Advances in Scleroderma
Lorinda Chung, MD, MS, director of the Scleroderma Center and co-director of the Multidisciplinary Rheumatologic Dermatology Clinic at Stanford University School of Medicine, Palo Alto, Calif., spoke about advances in scleroderma.
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Explore This IssueApril 2020
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A key element of monitoring cutaneous disease activity in scleroderma relies on the use of the modified Rodnan Skin Score (mRSS), which is a measure of skin thickness on a scale of 0–3 (higher score representing thicker skin) at 17 body sites, with a possible total score of 0–51. Dr. Chung noted that several risk factors have been identified as predictors of progression of cutaneous disease in scleroderma, and these include low baseline mRSS, presence of synovitis at baseline and anti-RNA polymerase III antibody positivity. However, the mRSS is sometimes insufficient on its own to enable overall disease progression to be tracked in patients with scleroderma and may not be the most comprehensive way to evaluate efficacy of treatments in clinical trials.
Dr. Chung noted that, in 2016, the ACR developed the Composite Response Index in Systemic Sclerosis (CRISS) to better address these needs.3 The CRISS uses a two-step process that begins with the question: Has the patient demonstrated worsening cardiac, pulmonary or renal manifestations of scleroderma?
If the answer is yes, specifically with regard to new scleroderma renal crisis, a decline of 15% or more in forced vital capacity (FVC) in patients with interstitial lung disease, new pulmonary hypertension on right heart catheterization or new left ejection fraction of less than 45%, then the patient is noted not to have improved on whichever treatment they are using.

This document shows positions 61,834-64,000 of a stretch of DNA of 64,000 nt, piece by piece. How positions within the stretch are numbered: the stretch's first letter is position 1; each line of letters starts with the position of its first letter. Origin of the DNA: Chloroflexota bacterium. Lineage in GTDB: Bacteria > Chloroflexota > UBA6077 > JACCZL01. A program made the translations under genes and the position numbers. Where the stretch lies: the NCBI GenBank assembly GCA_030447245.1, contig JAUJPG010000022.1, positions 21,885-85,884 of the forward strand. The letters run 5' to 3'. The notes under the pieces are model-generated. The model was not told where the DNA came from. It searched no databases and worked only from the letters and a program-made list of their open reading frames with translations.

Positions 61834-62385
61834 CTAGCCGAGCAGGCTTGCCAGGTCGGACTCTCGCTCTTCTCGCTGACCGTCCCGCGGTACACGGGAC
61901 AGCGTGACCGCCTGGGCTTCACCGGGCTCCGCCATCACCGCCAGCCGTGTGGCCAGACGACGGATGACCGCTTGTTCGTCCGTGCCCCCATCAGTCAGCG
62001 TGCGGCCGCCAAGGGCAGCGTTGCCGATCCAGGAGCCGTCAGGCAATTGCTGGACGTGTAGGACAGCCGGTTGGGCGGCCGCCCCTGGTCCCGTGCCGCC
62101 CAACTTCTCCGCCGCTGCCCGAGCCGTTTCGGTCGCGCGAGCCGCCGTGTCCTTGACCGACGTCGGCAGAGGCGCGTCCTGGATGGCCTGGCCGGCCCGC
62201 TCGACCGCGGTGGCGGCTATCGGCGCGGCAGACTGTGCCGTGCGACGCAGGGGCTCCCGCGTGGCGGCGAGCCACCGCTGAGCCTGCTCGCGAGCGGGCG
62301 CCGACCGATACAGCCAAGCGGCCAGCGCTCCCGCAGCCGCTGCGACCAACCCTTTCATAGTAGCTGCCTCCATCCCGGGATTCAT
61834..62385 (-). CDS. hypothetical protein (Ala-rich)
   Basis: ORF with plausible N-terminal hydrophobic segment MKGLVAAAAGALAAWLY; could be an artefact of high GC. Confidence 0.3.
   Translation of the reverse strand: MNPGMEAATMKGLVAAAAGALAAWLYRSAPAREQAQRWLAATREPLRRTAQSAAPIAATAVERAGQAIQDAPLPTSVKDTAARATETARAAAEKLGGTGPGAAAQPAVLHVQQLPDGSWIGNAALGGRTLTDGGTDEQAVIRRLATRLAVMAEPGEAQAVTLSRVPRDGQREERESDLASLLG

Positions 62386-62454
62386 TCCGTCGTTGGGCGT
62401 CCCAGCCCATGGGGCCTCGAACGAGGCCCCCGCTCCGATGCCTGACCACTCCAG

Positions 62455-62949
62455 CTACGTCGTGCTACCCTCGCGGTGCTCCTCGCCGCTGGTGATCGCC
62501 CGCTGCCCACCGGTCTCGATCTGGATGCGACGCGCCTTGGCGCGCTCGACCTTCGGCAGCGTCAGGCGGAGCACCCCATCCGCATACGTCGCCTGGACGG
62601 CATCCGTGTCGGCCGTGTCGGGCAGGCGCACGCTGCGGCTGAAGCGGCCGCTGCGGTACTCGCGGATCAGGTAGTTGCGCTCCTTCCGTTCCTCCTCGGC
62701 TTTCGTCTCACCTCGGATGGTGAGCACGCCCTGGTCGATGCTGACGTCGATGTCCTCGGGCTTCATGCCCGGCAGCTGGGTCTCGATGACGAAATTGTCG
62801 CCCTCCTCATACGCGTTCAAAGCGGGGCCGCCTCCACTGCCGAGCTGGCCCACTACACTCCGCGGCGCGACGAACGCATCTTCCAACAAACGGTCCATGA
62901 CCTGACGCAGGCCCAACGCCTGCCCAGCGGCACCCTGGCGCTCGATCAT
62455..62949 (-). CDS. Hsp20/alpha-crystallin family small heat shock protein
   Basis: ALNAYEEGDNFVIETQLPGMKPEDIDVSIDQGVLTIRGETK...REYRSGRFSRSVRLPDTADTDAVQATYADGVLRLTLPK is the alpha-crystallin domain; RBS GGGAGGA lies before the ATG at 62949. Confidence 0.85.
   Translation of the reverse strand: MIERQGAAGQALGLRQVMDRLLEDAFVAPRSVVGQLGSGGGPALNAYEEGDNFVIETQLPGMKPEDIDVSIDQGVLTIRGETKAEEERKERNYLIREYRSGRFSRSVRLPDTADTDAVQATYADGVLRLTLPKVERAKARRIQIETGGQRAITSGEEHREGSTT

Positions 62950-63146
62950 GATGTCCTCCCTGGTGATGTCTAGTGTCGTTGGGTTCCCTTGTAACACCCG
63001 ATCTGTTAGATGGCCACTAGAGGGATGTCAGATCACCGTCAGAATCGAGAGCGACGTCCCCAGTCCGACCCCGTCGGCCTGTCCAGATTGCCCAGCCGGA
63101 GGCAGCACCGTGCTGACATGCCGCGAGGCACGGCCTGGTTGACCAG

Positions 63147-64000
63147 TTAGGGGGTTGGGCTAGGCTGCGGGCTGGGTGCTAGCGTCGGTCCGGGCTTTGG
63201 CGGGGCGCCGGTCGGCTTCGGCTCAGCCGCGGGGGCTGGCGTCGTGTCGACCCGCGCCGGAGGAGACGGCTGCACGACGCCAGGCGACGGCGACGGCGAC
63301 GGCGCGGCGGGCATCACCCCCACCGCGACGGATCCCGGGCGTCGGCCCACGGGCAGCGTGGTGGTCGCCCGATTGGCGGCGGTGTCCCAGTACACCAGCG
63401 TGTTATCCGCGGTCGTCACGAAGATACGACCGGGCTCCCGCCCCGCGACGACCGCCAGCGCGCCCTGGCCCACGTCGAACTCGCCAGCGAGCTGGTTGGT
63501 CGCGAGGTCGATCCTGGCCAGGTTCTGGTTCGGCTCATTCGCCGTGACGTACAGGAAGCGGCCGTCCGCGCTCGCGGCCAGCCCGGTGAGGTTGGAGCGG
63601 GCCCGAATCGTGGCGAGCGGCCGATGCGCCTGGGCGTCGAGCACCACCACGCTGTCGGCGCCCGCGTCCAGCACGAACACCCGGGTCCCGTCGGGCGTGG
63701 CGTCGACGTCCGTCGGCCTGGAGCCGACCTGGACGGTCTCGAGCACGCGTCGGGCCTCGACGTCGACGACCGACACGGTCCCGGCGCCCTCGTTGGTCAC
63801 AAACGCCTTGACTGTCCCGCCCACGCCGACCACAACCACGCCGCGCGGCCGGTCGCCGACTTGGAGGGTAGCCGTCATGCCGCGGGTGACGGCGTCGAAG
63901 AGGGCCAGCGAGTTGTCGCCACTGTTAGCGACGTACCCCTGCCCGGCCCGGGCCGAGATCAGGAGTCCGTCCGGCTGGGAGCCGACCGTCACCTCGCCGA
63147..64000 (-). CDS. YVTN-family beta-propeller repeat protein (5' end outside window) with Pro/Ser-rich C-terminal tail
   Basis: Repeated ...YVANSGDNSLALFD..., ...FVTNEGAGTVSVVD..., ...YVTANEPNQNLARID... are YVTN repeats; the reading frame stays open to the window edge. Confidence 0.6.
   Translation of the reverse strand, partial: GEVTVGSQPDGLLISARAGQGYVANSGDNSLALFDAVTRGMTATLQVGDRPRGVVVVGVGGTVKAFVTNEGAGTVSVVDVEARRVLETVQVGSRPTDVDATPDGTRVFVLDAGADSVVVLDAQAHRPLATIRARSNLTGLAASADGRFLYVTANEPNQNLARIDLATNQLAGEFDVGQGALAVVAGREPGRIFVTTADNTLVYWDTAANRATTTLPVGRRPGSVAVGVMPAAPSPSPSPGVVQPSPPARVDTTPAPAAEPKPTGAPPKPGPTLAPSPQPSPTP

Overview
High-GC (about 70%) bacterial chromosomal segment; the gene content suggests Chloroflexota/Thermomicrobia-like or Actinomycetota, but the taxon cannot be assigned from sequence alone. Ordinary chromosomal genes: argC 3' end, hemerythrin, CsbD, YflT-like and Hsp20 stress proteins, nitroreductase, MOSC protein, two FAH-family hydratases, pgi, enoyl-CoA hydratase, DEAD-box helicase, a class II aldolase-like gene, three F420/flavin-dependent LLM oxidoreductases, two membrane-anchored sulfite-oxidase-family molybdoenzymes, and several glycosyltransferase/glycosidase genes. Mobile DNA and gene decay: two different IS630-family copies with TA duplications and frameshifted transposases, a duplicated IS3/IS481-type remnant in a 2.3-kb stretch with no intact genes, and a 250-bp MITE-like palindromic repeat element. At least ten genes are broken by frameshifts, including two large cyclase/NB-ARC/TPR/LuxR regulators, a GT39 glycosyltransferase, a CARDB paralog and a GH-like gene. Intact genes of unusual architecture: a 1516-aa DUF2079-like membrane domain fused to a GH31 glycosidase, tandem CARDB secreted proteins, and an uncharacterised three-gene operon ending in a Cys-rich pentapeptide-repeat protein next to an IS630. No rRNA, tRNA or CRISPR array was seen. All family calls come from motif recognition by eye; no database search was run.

If the answer is no, then the mRSS, percent-predicted FVC, patient and physician global assessments, and the Health Assessment Questionnaire Disability Index (HAQ-DI) are used to calculated a CRISS score to indicate the likelihood the patient has improved on treatment.
Dr. Chung explained that use of the CRISS score in clinical trials may hold a great deal of potential to better evaluate if treatments are efficacious in patients with scleroderma.
Another important clinical study in recent years was the Scleroderma: Cyclophosphamide or Transplantation (SCOT) trial, in which the authors compared myeloablative CD34+ selected autologous hematopoietic stem-cell transplantation with immunosuppression by means of 12 monthly infusions of cyclophosphamide in patients with scleroderma.4 The primary endpoint in this study was a global rank composite score that included death, event-free (respiratory, renal or cardiac failure) survival, FVC, HAQ-DI and mRSS. In an intention-to-treat analysis, 67% of pairwise comparisons using the global score favored transplantation over cyclophosphamide at 54 months.
It has been noted that the treatment-related mortality in the transplantation group was 6% at 72 months, compared with 0% in the cyclophosphamide group, and that the composite score used in this study has not been widely used in other studies. Dr. Chung explained that some patients with severe cutaneous disease who have not done well on methotrexate, mycophenolate mofetil or cyclophosphamide may be candidates for myeloablative autologous hematopoietic stem cell transplantation.
Despite only brief mention, it is also important to note that nintedanib, a tyrosine kinase inhibitor, is the first medication\ approved by the U.S. Food & Drug Administration for the treatment of interstitial lung disease associated with scleroderma.